The stock market can be volatile, and the value of an investment can go up or down at any time based on news, current events, and overall market conditions. And stocks aren't the only asset that can gain or lose value; other investments, like bonds and mutual funds, can also rise and fall depending on a number of factors.

If you're an investor, it can be nerve-wracking to watch your portfolio's value drop -- and thrilling to watch it soar. But the important thing to remember is that you don't actually make or lose money until you sell your investments. When you sell an asset, your gain or loss becomes realized, and you either make or lose money on your original investment. By contrast, unrealized gains and losses only exist "on paper"; they're not real yet, because you haven't made a transaction.

This is an important distinction not only for the reasons above, but also because realized gains and losses, unlike unrealized gains and losses, can affect your taxes owed -- for better or worse.

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Realized versus unrealized gains

When the value of an investment exceeds the price you paid for it, that's considered a gain. Whether or not you actually profit from that gain is a different story. Let's say you buy 100 shares of Company X's stock at $10 a share, and months later, the price jumps to $15 a share. If you were to sell those shares, you'd stand to make a $500 profit. But if you didn't actually sell those shares, you wouldn't make any money. That's the difference between a realized and an unrealized gain.

A realized gain is the profit from an investment that's actually been sold, as calculated by the difference between an investment's purchase price and sale price. An unrealized gain, by contrast, is simply a gain on paper. Realized gains are taxable, so if you sell an investment at a profit, you'll need to report that income and pay capital gains taxes. On the other hand, if the value of one of your investments goes up but you don't actually sell it, it won't impact your taxes.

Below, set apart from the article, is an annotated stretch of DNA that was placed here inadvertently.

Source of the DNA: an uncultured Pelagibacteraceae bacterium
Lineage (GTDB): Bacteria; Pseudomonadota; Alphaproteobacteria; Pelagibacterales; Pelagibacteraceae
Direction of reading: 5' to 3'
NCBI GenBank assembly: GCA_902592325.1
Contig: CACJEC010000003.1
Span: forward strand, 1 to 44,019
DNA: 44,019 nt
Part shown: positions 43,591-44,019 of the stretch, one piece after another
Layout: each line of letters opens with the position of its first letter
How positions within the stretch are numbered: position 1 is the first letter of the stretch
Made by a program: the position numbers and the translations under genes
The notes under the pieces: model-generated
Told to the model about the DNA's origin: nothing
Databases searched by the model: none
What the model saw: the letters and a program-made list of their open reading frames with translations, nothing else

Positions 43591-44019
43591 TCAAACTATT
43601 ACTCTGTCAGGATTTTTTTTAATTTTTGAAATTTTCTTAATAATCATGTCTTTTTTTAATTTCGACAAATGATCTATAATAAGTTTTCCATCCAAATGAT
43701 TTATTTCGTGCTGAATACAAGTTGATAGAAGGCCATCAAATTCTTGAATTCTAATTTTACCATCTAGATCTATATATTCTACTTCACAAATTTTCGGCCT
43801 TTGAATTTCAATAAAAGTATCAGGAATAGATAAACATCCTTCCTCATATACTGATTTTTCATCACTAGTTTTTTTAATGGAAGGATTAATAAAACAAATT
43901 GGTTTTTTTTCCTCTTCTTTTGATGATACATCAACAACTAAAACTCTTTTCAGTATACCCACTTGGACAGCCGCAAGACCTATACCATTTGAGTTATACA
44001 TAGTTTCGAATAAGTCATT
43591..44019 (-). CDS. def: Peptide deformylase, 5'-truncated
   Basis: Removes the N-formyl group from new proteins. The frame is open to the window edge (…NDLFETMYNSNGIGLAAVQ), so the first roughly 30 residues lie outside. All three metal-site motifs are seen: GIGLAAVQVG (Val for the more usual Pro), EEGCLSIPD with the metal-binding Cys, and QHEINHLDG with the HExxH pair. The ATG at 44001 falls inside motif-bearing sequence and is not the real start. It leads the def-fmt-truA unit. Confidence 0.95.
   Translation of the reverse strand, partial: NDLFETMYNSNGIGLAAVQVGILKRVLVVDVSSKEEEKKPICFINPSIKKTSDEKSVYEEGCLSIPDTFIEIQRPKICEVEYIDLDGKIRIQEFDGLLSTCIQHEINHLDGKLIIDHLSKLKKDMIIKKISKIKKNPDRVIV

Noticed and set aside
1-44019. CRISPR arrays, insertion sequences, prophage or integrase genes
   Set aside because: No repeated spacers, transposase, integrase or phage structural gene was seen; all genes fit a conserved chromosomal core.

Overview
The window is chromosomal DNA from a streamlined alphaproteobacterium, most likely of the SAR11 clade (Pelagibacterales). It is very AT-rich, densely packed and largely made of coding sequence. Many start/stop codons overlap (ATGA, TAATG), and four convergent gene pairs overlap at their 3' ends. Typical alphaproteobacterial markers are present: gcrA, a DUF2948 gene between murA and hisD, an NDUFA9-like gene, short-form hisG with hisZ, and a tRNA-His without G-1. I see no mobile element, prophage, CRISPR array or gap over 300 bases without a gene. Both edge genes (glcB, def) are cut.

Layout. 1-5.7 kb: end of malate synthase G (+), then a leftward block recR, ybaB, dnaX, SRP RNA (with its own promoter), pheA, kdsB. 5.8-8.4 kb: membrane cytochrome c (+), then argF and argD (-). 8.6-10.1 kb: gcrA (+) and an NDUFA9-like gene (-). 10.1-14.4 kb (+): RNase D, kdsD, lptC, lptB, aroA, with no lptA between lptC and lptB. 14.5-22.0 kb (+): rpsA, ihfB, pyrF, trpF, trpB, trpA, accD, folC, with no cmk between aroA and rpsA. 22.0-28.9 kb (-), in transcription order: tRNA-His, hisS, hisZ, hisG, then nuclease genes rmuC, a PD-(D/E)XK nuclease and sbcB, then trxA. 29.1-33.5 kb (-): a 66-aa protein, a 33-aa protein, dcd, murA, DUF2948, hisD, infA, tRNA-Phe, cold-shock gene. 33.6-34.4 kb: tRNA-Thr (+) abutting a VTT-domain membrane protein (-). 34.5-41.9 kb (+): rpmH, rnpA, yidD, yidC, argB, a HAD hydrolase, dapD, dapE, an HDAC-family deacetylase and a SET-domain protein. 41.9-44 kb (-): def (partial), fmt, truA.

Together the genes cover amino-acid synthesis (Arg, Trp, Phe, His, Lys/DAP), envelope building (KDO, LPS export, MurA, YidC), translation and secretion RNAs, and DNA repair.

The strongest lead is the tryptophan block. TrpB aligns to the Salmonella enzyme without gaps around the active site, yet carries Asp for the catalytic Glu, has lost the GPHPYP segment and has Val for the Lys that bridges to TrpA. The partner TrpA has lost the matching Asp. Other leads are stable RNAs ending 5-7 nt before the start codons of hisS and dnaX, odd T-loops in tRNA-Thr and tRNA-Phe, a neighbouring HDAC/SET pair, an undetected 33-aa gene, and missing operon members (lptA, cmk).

Realized versus unrealized losses

When the value of an investment drops below the price you paid for it, that's considered a loss, but whether or not you actually lose money depends on what you do with the investment in question. Let's say you buy 100 shares of Company Y's stock at $10 a share, and a few weeks later, the price drops to $5 a share. If you were to sell off those shares, you'd lose $500. But if you sat tight and did nothing, you may not lose a cent.

Just like gains, losses are unrealized until investments are liquidated. If you're sitting on an investment that has lost value and you don't need to sell it immediately, then you may be better off waiting to see if its value climbs back up.

On the other hand, sometimes your best option is to sell a losing investment in order to cut your losses and lower your taxes owed. Capital losses can be used to offset capital gains for tax purposes. If you realize $1,500 in capital gains in a given tax year, and you also realize a $1,000 capital loss, then you'll only owe taxes on $500 in gains. Furthermore, if your realized losses exceed your realized gains for a given tax year, then you can deduct up to $3,000 of the remaining losses from your taxable income. And if your net losses exceed that $3,000 threshold, then you can carry the remainder forward to future years.

Keeping tabs on your portfolio's performance can help you make smart decisions when it comes to selling investments and paying taxes. Try not to panic the next time you see your investments decline in value. An unrealized loss might weigh on your mind, but you won't actually lose money until you make a move. 

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